It comes through fruity red wines made from dark sweet red grapes from many different grape varieties, Syrah, Zinfandel, Grenache, Argentina Malbec, Cabernet Sauvignon, Merlot and many more.
Blackcurrant (Cassis or Blackcurrant Bud)
Much like blackberry (just above), the aroma of Blackcurrant is found in many rich red wines from around the world.
Blackcurrant however, is a very distinctive trait associated with the Cabernet Sauvignon grape. Try a Chilean Cabernet for an examplified version. I have also found that the wines from the Faugères AOP have a particularly pungent smell of cassis.
Cassis bud is an aroma both fruity and grassy given by molecules called methoxy-pyrazines (see also the capsicum entry) typical of both Sauvignon Blanc and Cabernet Sauvignon wines.
A delicate and fragrant red berry aroma, found in many red wines and especially cool climate ones (e.g. Pinot Noir, Gamay, Barbera).
As described above (blackberry and blackcurrant), reds from warmer climates tend to exhibit berry notes of darker and riper berries than the acidic fresh blueberry.
The aroma of fresh brioche is aquired by wine during and after fermentation, particularly during the ageing on lees of white wines in barrel or in tank.
The breakdown of yeast cells after fermentation —a process scientifically called autolysis— liberates a combination of buttery and yeasty notes (the famous French Brioche bun is essentially a buttery yeast bread), especially when in contact with oak whose nutty and caramely tones amplify it.
Brioche is very common and typical of oak-aged Chardonnay wines, but also in sparkling wines made using the Traditional Method such as French Crémants (e.g. Crémants de Bordeaux, Crémants de Bourgogne, or Crémants d’Alsace) and oak-rich Champagne.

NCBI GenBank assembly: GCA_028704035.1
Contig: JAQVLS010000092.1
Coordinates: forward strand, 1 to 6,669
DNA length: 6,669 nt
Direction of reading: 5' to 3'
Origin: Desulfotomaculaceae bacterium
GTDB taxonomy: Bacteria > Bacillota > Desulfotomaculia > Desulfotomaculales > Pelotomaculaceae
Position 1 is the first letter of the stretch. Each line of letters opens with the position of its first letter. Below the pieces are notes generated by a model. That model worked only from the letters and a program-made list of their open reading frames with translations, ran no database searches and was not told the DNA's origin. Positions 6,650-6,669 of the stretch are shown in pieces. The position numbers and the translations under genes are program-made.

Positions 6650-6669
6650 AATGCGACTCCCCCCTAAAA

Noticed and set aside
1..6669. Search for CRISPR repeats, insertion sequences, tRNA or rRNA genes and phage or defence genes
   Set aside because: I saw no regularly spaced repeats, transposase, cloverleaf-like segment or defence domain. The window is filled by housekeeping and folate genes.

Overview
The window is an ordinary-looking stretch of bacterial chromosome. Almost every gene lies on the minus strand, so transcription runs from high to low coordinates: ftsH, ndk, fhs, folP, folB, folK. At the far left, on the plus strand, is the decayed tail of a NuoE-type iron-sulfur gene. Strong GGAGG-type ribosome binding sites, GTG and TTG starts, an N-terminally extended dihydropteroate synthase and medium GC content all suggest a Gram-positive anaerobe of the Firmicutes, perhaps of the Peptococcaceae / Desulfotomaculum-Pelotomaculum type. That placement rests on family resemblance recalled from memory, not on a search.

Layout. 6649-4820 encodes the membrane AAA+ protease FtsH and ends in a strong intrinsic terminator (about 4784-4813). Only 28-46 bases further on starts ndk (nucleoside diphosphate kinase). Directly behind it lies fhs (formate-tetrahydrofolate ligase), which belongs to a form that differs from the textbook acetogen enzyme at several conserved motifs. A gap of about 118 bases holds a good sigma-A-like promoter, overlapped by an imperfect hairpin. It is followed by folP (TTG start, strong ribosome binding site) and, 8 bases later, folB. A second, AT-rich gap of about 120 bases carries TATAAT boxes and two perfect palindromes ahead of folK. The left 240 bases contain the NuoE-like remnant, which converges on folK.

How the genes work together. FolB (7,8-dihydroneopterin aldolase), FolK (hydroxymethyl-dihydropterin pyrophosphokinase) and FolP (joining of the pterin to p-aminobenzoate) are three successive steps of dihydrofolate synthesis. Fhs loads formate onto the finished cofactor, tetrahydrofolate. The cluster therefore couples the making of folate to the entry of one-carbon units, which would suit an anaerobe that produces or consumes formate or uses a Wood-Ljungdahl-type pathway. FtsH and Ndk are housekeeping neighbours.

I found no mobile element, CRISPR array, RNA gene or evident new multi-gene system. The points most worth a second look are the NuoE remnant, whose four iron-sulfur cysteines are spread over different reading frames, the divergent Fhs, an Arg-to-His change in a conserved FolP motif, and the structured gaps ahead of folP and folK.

Related Read You Might Enjoy As Well:
But let’s go on with our list of the 100 most-common wine aromas:
Like boxwood, broom is a plant with a vegetal/herbal character typical of the expression of Sauvignon Blanc especially in Bordeaux and New Zealand.
This descriptor is particularly versatile, as virtually any fruit can be candied (berries, tropical fruits, stonefruit). It can therefore be used for a variety of aromas whenever a wine smells both fruity and particularly sweet and almost caramelized.
Capsicum (a.k.a. bell pepper, red or green)
Capsicum or bell pepper aroma originates from a family of herbaceous compounds common among the vegetal world called pyrazines (also found in tomatoes or potatoes to name just a few vegetables that contain them).
A form of pyrazine (methoxypyrazine is its name) is found on the skins of grapes before they reach full maturity, Pyrazines are therefore often considered a marker of ripeness of grapes, especially red grapes and winemakers try to let grapes ripen until the level of pyrazines has reached an undetectable level (especially on Merlot which can contain high levels of green capsicum character on unapropriate terroir).
However, bell pepper notes form a typical and expected part of the aromatic profile of certain grape varieties such as Cabernet Sauvignon. They also play an important role in the typical grassy notes we enjoy in crisp white wines such as Sauvignon Blanc.
Capsicum aroma come either as the clearly-vegetal feature given by notes of green capsicum, or the fruitier and less distinctive red capsicum.
Caramel aroma is most-often found in wines marked by the toasty character of oak. You will hear in tasting notes references to blond caramel —as in lightly colored and mild caramel— or its opposite version: smoky/nearly-burnt caramel.
But the most typical component in the aroma of the Merlot grape, called furaneol, also has a distinctive smell of caramel at high concentration when the grape are very ripe (the molecule smells like ripe cherry otherwise).
The aromatic seeds of cardamom, an exotic spice from a plant member of the ginger family, have been used as a condiment to spice up dishes in many Middle Eastern countries as well as in India, and in the preparation of medicines or perfumes all around the world.